“For four years, I worked nearly for 23 hours a day….”

In his submission, Connell asserted that the FIU failed miserably to prove the origin of the money they were seeking to have forfeited.

“They failed to prove that this money has some criminal element or intention to use in criminal action…,” Connell remarked.

Connell added that Station Sergeant Clauston Francis had stated in an affidavit that Frederick had no legal means by which he could have come into possession of the money.

“…As the case progressed, it was evident that the investigations were incomplete….,” Connell added.

“My client worked in Anguilla as a mason, carpenter, among other things… This clearly came as a shock to the applicants who asked for time to investigate the defense to see if it was authentic. They received affidavits from Anguilla which verified what Frederick said was correct. The affidavits received highlighted how much he was paid,” Connell stressed.

He further contended that his client was hardly cross- examined about the origin of the money or his work in Anguilla.

“The origin of the money has been justified. The intent and purpose of which it was going to be used is justified. It was to buy a boat in St Lucia. The affidavit of Francis can’t justify this money being forfeited. Frederick worked for a number of years in Anguilla, he sent home the money to his father who kept it and it was going to be invested later…,” Connell argued.

In response to Connell’s submissions, Sandy told the court that there was competing evidence with regard to the origin of the money.

Sandy noted that there were instances prior to the hearing where Frederick was given numerous opportunities to state the origin of the money and on all occasions, he remained silent.

When the men were picked up, Sandy said Harris told coastguard officers that he was going to purchase parts for his vessel. However, she said his story was not supported because he only had $70 in his pocket at the time.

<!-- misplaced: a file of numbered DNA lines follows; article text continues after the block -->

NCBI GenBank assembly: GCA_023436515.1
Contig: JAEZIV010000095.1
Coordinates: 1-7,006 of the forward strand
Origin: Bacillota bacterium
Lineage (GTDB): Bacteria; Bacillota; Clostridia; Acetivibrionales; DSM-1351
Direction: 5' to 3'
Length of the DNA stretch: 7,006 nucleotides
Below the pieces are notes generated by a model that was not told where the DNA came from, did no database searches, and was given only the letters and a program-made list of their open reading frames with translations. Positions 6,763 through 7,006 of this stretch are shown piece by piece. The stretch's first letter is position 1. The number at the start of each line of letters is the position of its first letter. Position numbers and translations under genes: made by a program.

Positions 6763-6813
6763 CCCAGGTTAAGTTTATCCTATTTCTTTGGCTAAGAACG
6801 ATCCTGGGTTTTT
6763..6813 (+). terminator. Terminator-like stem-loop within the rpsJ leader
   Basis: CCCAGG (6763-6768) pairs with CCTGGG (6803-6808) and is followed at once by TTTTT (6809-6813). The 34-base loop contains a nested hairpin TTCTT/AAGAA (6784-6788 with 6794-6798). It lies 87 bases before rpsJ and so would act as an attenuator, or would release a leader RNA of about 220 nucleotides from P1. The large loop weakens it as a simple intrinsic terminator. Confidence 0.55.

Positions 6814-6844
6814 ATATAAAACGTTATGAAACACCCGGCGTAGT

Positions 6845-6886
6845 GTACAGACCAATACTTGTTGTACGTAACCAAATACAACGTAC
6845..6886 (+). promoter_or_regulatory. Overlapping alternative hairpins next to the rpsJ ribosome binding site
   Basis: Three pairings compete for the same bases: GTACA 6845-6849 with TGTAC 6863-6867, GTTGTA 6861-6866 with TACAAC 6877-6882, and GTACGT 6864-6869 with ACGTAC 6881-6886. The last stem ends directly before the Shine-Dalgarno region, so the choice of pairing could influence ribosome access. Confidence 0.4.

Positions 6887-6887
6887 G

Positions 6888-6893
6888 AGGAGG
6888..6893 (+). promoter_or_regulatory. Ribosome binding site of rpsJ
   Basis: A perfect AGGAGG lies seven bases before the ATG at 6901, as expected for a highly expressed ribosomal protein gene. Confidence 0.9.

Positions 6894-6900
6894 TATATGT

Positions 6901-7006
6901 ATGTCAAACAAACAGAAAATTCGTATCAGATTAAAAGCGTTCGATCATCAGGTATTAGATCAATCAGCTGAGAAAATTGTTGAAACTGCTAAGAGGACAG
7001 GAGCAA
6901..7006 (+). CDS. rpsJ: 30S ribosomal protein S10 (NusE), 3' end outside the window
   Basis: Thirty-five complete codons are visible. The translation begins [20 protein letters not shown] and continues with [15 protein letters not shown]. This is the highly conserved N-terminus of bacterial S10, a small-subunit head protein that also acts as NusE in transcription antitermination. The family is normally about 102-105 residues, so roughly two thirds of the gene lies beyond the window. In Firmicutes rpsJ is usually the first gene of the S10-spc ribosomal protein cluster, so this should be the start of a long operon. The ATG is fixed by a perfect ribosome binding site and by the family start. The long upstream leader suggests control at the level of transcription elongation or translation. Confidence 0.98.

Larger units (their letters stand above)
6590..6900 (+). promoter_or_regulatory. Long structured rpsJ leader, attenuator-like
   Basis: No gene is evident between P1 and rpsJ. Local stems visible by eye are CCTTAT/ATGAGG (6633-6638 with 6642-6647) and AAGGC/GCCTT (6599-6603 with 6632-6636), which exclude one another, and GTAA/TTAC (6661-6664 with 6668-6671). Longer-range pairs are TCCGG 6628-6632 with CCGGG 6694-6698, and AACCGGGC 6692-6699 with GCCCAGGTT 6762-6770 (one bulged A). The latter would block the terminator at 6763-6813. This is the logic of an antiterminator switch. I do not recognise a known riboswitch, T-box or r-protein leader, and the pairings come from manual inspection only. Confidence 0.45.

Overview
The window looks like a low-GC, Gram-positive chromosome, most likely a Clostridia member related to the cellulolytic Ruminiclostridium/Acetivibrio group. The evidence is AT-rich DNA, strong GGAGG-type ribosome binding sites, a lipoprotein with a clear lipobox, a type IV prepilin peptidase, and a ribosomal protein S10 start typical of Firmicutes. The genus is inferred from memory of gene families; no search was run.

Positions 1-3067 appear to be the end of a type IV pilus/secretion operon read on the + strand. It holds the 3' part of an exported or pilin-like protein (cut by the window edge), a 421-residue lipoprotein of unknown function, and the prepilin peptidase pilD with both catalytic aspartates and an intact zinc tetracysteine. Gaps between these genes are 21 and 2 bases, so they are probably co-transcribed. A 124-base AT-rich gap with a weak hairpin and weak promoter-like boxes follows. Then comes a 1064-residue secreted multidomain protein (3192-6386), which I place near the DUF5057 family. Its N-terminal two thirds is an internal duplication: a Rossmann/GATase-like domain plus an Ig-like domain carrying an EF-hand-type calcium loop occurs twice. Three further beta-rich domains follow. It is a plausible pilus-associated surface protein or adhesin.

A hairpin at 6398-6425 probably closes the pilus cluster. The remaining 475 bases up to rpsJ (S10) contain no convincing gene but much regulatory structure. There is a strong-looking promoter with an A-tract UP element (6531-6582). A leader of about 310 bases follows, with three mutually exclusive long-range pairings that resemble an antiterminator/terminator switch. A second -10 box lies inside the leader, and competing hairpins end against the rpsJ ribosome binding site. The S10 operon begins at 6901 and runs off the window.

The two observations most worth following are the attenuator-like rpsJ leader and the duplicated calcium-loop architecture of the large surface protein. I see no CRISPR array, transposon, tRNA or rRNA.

“These respondents are asking this court to believe that they left SVG with the intention of going to St Lucia to purchase a vessel….It is hard to believe that the respondent was travelling to St Lucia with so much money to purchase a vessel that he had never seen, from a man whom he had never met…,” Sandy argued.

She further added that it did not add up that Frederick, who worked so hard, would send his money back to St Vincent for his ailing father to secure.

“It doesn’t stand to reason that you would send your money to be taken care of that way and can’t gain any interest on your money. I submit these things are fabrication. I submit that no one with US$67,540, having worked so hard, would place themselves at such a risk,” Sandy contended.

After announcing his ruling, Browne congratulated Sandy for doing a “super job”, adding that she had done thorough research.

“Miss Sandy has impressed this court 100 per cent. You are as tenacious as you are pretty. You have done well, but in the view of the court the stacks were against you,” Browne said.

“I don’t know why Frederick worked so long and hard was playing games with his money and to put it in engine covers. That is why the FIU became suspicious. However, the application for forfeiture is not allowed,” he ruled.

Commenting on the case’s outcome, Connell said keeping the money the way his client did was by no means unlawful and that the FIU failed to investigate the matter properly and that they depended on draconian legislation that exists to take people’s money away.

“I’m sure many who lost money and placed it in certain institutions, wished today they had kept it in a similar fashion as my client did,” Connell said.